by Mitch Kokai
Senior Political Analyst, John Locke Foundation
Middle- to upper-middle-income Britons do pay higher national income taxes than do their American counterparts, but when state and local taxes are taken into consideration, the math looks different, with middle-income households in New York State, for example, liable in at least some cases to pay higher income taxes than they would in the United Kingdom. (By way of comparison, taxpayers in Denmark typically pay nearly twice the income tax they would in the United States.) Overall, British income taxes are slightly but not radically higher than American taxes.
So, comparable income-tax rates and all that sweet free health care — it looks like the British are getting a great deal, no? But, of course, it is more complicated than that.
The Brits take a great deal of national pride in the NHS, but, for many in the United Kingdom, that pride is not enough to get them to actually rely on the NHS for health care: One in five Britons choose private care funded out-of-pocket rather than the NHS care funded by the taxes they already are paying, according to the BBC, citing delays, lack of available services, and the indignity of having to “fight for treatment” with the NHS bureaucracy. One in four NHS patients say that working with the state-run system has harmed their mental health.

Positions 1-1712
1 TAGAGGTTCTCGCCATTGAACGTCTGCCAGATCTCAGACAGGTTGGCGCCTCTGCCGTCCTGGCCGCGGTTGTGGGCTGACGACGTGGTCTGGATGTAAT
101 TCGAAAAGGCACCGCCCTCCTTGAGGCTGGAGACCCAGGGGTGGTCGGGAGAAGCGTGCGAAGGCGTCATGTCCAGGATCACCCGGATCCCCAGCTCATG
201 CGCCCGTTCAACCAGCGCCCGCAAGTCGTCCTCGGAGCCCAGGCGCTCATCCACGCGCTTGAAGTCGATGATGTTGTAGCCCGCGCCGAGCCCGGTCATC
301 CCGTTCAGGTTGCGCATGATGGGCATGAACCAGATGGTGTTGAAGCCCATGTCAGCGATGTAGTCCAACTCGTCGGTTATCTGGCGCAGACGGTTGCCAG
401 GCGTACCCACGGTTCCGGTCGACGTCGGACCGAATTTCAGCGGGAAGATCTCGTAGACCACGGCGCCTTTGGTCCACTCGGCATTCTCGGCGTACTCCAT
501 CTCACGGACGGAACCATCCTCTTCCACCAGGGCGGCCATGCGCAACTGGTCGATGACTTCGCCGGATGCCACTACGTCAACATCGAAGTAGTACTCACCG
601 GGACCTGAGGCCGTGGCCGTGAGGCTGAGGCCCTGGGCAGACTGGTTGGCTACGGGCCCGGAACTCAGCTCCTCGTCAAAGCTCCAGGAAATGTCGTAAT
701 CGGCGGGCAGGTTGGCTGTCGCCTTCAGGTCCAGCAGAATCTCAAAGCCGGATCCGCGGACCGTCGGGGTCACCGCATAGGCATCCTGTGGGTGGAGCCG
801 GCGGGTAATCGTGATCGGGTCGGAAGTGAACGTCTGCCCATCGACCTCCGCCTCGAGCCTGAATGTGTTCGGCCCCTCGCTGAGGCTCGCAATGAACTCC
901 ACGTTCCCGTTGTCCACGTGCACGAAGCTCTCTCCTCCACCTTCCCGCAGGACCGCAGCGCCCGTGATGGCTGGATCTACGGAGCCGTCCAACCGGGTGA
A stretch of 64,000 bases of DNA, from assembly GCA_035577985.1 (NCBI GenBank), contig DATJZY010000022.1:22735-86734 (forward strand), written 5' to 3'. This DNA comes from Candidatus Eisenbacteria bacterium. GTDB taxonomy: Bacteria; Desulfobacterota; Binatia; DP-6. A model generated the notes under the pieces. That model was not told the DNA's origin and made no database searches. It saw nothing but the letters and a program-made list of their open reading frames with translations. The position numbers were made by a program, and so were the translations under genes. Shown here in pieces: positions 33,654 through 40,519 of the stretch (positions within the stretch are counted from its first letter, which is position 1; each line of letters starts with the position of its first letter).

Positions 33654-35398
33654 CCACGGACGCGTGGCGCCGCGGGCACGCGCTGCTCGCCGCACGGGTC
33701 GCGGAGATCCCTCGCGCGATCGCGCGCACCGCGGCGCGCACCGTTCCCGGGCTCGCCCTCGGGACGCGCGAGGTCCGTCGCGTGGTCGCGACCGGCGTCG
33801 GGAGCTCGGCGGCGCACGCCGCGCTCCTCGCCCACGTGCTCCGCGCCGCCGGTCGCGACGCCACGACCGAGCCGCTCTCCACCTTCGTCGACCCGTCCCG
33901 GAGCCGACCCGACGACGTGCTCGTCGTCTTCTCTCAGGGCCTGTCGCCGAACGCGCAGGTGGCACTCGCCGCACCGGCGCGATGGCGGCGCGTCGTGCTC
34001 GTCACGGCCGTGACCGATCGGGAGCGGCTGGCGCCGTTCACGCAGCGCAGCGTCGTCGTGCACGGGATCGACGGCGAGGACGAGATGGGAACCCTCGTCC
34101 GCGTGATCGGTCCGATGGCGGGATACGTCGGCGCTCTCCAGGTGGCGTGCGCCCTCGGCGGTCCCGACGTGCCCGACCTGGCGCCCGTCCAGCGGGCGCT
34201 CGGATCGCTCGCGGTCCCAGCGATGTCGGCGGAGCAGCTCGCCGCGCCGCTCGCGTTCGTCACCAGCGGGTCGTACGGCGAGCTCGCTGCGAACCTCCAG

Meanwhile, residential and at-home care for the elderly, a growing concern in aging nations such as the United Kingdom, can be outrageously expensive. Britons with modest assets (say, $35,000 in home equity) might expect to pay around $90,000 a year for retirement care. In some cases, those expenses can run into six figures.
It isn’t just care for the elderly. Mental-health care in the United Kingdom is poor (though not as poor as it is in the United States) and getting poorer as the number of available treatment spots are cut.
That’s typical of the socialist model of providing scarce goods and services: The things that are free you can’t get, and the things you can get aren’t free.